Writing and Expression From The Sunshine Coast

The Shoeless Horse, Episode 26: The Idyllic Interval

in Spoken Word/Storytelling/Uncategorised by

The whole time Hogan the horse was living it up as a pampered pet at the boarding stable, Bonnie did not ride him.

The truth was, she barely visited. Maybe Bonnie was preparing herself for a life without her horse, the very horse she’d dreamed for years about, the horse she couldn’t believe she’d managed to bring into her life against all odds.

The very horse she had failed.

Someone DID visit Hogan, though. Sometimes, it was a little troop of someones. They were small, lean and curious, and the ringleader was Dawn.

Bonnie’s little sister wanted her friends to see that she could lift Hogan’s hooves, that the wild beast would do this because he liked her.

It was true – when the horse trusted the person who asked, he would pick up his front hoof as pretty as a pup, almost as if he was shaking hands. It was charming, and when Hogan let her lift his front hoof, Dawn was infused with pride.

Bonnie had been told Dawn wanted to visit Hogan. She’d wondered guiltily if the horse was indeed lonely. It was hard to resist the idea of someone who loved Hogan, someone who had never harmed him, going to visit. She agreed the girls could go.

Bonnie had warned Dawn against going inside the confines of the box stall and crowding the horse. But Dawn was at that age – on her way to puberty – and wanted to show off a little for her friends. After all, it took some time to get to the stable, and she felt it should be worth it.

So, many years later, Dawn confessed that unseen by anyone, several lively girls had squeezed into Hogan’s space. The horse was fond of Dawn, and the woman who owned the stable, but he certainly didn’t like several unfamiliar girls sliding into his stall.

As soon as they’d all slipped in, the horse got agitated, and Dawn knew she had a problem. She couldn’t resist trying to lift a hoof, but Hogan plunged. He backed up, almost squishing one of the girls into the wall. Adrenaline kicked in and the girls fled.

This, Dawn knew, had been a narrow escape. The horse had already been involved in dangerous incidents; one of Bonnie’s friends had gone to the hospital. There was enough yelling and screaming going on at her house lately, and she didn’t want to get Bonnie or her mother upset. The day’s events would stay secret. As it turned out, for decades.

Meanwhile, Ava, Bonnie and Dean were working full time, while Jeff was going to school at least some days, working in the evenings, and driving across the region to see a girl. There were four cars in the driveway, all going different directions each day. The two youngest children were often left to stare from the porch as the rest of the family vanished.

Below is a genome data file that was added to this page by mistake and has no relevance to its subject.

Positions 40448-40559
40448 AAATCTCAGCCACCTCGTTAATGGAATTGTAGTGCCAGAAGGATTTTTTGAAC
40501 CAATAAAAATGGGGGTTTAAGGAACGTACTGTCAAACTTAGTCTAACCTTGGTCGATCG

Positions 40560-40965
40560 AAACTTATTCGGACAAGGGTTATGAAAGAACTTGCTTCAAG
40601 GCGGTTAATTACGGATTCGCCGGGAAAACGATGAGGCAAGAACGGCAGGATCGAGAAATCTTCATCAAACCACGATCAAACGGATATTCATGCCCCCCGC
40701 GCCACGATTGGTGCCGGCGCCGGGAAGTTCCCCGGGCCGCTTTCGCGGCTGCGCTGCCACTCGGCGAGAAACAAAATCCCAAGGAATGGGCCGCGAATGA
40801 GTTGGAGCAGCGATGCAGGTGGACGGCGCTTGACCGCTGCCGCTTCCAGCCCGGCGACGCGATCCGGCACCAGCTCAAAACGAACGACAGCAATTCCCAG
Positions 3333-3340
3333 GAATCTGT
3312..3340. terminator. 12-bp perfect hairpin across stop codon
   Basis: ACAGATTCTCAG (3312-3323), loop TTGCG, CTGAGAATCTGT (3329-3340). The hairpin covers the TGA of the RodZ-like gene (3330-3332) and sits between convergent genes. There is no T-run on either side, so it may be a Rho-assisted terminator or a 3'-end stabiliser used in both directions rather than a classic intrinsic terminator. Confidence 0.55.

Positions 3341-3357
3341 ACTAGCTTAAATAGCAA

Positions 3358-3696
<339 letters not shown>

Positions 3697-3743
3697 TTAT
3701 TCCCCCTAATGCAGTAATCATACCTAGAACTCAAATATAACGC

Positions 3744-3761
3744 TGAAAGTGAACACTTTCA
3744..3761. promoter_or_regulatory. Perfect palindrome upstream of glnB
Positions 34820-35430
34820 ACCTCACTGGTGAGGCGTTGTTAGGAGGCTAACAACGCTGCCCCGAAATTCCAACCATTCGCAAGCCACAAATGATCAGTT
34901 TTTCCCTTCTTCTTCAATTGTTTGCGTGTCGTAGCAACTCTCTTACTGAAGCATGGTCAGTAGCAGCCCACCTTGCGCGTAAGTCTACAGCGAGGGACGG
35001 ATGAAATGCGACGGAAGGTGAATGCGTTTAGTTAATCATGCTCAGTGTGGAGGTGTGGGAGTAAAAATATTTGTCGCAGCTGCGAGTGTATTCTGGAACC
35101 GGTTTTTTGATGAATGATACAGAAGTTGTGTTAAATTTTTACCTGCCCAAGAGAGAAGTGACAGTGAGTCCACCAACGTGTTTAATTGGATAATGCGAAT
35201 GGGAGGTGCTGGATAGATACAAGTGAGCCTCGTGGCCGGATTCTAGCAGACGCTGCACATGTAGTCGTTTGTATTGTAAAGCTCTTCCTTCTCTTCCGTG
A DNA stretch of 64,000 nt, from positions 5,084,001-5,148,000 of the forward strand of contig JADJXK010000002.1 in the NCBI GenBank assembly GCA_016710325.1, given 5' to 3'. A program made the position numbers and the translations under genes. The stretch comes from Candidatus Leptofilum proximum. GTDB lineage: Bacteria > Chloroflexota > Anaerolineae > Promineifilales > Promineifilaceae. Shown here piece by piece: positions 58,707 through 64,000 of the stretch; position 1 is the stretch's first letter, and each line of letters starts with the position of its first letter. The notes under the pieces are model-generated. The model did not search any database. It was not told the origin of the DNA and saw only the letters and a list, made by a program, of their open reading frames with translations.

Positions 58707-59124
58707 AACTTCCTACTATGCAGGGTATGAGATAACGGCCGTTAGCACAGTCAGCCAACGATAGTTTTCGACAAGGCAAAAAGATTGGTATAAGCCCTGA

Bonnie was very grateful to have a safe place for her horse. However, the Big Issue lingered.

Soon, the horse would have to have his hooves trimmed again. He would need his teeth looked after, and to have medicine for worms. Hogan, though, had lost his trust in almost everyone. He’d been tied and crashed to the ground before he came into Bonnie’s life, and then, under her management, he’d been drugged and pulled to the ground again. Twice.

None of these events had done the horse any good. The last time Hogan had gone to the earth was still burned into her brain. The vet had said something horrible that had a ring of truth:

‘It might be the kindest thing to have him shot.’

So Bonnie had asked a few people.  How would this thing happen? Who would shoot her horse?

She wanted to have the horse shot quickly, then to bury him. She was informed that there were difficulties with burial of animals who weighed over five hundred pounds. Large machinery had to be hired, even if a person had land and permission.

She did not own property, like the Pindas did, and she suspected the brothers would take a dim view of the plan she was working on. Even though they themselves often killed and cooked up their own pet rabbits and chickens, the Pindas had been unhappy at times with Bonnie’s treatment of her horse.

The answer eventually came, and when it did, it was the worst solution an eighteen-year-old horse lover could possibly imagine.

‘You have to call the pet food company,’ someone told her gently. ‘They take care of everything. They’re professionals. They shoot the horse, and then they put his body in a truck and take him away.’

There would be no cost to Bonnie for these services, because the pet food company would have fresh product from a healthy animal. From her beloved, strong and brave horse.

Bonnie reeled. She realized the truth of the words, understood this was the road she would have to travel.

How would she speak of this to the wonderful woman at the boarding stable? How would she live with herself after the deed was done?

Christmas was coming, and she had no idea how she would get through it with this awful plan on her mind. To top it all off, Bonnie already knew that she and her family were about to have one of the weirdest Christmases ever

 

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